[0003] Most of the analytical methods currently in use in chemical analysis are not completely selective. Because of this, there is a need for separation of the sample components prior to their presentation for the analytical system. At present date the most frequently used separation systems are based on chromatography. The first separation utilizing chromatography was reported by Tswett in 19031. When allowing a plant extract to flow through a column packed with calcium carbonate, the plant pigments where separated in colored bands. The appearance of these colored bands founded the name for the technique, i.e. chromatography (from Greek chromos=color, and grafe=to write). There are some features that are in common for all types of chromatography. A sample is diluted, and transported, in a mobile phase, which can be a liquid, a gas or a supercritical fluid. The mobile phase passes a stationary phase that is immiscible with the mobile phase. The stationary phase is either fixed in a column or bond to a surface. These two phases, i.e. the mobile and the stationary phase, are chosen in a way that allows the sample components to be distributed between them. Different types of sample components will distribute themselves somewhat differently between the phases. Sample components primarily present in the mobile phase will quickly follow this phase through the column. Other components that are staying in the stationary phase for a longer time will also stay a longer time in the column. This difference between different sample components yields a mobility difference, allowing the sample components to be separated from each other. Different types of chromatographic systems arise as a consequence of the different types of mobile and stationary phases that are possible to use.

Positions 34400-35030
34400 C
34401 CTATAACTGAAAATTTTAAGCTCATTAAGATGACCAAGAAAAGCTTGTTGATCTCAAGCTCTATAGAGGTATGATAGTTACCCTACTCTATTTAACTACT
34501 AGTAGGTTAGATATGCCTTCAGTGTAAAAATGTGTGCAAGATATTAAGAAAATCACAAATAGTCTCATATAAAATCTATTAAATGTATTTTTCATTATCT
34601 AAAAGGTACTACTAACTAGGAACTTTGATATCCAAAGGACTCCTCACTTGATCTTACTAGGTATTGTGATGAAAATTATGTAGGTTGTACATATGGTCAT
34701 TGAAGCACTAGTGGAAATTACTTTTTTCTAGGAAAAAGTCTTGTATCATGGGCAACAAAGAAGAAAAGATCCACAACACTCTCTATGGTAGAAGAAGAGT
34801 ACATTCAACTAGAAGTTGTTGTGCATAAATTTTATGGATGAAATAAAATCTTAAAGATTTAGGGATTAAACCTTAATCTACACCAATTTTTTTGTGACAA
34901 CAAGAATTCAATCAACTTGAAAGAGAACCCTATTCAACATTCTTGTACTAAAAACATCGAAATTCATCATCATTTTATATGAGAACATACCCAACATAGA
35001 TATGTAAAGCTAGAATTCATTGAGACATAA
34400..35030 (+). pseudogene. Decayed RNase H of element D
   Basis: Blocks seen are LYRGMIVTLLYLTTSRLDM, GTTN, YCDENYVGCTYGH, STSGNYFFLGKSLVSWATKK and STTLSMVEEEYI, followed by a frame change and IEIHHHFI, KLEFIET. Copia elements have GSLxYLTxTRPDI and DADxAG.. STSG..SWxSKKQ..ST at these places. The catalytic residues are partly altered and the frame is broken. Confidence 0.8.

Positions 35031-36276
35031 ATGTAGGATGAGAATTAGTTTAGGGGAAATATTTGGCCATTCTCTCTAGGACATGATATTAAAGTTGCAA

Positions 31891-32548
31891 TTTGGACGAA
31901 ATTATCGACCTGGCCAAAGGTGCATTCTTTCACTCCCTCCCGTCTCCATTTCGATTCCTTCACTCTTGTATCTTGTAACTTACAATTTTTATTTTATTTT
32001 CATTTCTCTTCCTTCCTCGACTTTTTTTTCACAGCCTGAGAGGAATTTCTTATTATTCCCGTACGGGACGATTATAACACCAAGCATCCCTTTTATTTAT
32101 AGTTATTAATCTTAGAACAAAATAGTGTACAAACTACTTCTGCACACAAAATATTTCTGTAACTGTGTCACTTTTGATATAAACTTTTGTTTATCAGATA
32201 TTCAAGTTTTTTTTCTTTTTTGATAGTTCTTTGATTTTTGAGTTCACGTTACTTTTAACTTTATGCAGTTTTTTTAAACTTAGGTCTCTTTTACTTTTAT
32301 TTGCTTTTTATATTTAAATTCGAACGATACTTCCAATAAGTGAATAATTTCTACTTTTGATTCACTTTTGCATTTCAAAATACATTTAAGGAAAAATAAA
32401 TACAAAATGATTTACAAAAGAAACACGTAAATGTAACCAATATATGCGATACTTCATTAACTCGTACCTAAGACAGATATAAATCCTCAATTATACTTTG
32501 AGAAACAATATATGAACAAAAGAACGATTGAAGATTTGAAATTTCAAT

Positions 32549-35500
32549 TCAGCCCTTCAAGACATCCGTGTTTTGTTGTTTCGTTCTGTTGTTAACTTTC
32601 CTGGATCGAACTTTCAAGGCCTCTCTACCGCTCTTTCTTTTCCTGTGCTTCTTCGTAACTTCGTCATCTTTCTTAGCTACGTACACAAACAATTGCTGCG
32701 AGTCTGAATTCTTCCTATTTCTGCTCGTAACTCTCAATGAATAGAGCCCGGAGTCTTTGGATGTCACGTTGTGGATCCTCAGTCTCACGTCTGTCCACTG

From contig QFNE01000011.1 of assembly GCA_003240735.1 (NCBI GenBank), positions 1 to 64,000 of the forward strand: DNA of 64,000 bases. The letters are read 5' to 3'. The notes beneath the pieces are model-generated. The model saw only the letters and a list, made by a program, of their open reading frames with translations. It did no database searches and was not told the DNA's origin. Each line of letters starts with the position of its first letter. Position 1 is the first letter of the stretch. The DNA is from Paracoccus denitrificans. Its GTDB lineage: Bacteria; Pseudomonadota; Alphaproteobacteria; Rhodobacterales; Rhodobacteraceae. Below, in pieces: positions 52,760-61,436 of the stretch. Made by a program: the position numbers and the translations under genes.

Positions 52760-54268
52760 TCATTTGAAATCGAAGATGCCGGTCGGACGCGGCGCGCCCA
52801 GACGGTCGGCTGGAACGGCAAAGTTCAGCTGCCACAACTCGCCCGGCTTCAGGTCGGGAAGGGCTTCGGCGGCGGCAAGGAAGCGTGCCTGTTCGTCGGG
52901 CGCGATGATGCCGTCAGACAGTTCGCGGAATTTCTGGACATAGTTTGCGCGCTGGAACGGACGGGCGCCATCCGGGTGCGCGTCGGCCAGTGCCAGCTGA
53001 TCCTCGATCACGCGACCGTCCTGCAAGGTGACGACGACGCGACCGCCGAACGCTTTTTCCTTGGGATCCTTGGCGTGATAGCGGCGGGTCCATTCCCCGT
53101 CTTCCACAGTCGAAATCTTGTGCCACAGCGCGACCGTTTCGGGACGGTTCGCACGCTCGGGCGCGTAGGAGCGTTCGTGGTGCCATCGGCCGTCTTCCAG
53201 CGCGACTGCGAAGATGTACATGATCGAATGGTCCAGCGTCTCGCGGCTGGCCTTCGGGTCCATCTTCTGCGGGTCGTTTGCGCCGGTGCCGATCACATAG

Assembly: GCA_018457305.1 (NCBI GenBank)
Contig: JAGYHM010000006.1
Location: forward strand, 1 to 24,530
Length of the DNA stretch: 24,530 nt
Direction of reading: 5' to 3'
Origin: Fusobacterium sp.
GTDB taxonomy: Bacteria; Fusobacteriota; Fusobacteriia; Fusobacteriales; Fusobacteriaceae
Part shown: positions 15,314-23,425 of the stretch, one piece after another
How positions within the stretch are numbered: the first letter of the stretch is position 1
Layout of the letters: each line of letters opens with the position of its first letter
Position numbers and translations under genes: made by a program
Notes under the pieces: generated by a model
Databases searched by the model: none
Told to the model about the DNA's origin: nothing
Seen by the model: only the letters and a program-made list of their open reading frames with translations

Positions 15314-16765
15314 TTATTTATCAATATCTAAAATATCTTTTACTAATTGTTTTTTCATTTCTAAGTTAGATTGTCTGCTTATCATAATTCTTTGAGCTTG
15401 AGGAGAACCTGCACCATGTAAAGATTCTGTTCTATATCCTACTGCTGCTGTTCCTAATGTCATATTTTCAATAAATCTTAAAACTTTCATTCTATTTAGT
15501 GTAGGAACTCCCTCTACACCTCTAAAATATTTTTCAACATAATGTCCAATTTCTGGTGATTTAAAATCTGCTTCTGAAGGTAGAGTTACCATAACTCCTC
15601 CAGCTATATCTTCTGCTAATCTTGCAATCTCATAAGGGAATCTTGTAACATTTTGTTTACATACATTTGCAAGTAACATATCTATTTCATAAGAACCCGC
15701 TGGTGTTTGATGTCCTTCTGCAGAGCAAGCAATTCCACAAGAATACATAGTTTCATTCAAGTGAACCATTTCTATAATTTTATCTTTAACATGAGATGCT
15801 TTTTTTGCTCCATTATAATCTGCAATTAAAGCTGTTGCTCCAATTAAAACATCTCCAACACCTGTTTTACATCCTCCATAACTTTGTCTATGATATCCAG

[0004] Liquid chromatography (LC) is characterized by a liquid mobile phase. The stationary phase can be either a liquid adsorbed to a solid material, organic molecules bond to solid surface, a solid material, an ion-exchange material or a solid material with interconnected pores. In the porous packing material the sample components are distributed according to their sizes. One advantage with this type of chromatography is that it is compatible with most types of analytical systems that do not destroy the analytes. Furthermore, the LC type of chromatography can be open and handle large quantities of sample for preparative applications.